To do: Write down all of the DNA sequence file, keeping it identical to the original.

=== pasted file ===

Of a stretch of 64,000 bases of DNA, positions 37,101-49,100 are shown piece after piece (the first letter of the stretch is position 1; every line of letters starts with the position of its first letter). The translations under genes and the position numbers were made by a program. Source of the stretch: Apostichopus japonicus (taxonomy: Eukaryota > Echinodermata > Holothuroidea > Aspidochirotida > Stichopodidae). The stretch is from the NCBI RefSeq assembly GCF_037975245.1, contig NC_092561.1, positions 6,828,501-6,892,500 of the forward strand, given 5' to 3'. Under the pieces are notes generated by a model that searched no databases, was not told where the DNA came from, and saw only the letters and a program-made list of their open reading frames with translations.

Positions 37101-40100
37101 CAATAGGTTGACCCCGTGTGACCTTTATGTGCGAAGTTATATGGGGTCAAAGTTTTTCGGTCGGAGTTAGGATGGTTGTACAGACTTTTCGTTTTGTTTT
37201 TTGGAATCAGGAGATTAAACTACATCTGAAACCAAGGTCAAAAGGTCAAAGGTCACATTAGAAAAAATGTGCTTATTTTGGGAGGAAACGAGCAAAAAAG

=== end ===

Of a stretch of 64,000 bases of DNA, positions 37,101-49,100 are shown piece after piece (the first letter of the stretch is position 1; every line of letters starts with the position of its first letter). The translations under genes and the position numbers were made by a program. Source of the stretch: Apostichopus japonicus (taxonomy: Eukaryota > Echinodermata > Holothuroidea > Aspidochirotida > Stichopodidae). The stretch is from the NCBI RefSeq assembly GCF_037975245.1, contig NC_092561.1, positions 6,828,501-6,892,500 of the forward strand, given 5' to 3'. Under the pieces are notes generated by a model that searched no databases, was not told where the DNA came from, and saw only the letters and a program-made list of their open reading frames with translations.

Positions 37101-40100
37101 CAATAGGTTGACCCCGTGTGACCTTTATGTGCGAAGTTATATGGGGTCAAAGTTTTTCGGTCGGAGTTAGGATGGTTGTACAGACTTTTCGTTTTGTTTT
37201 TTGGAATCAGGAGATTAAACTACATCTGAAACCAAGGTCAAAAGGTCAAAGGTCACATTAGAAAAAATGTGCTTATTTTGGGAGGAAACGAGCAAAAAAG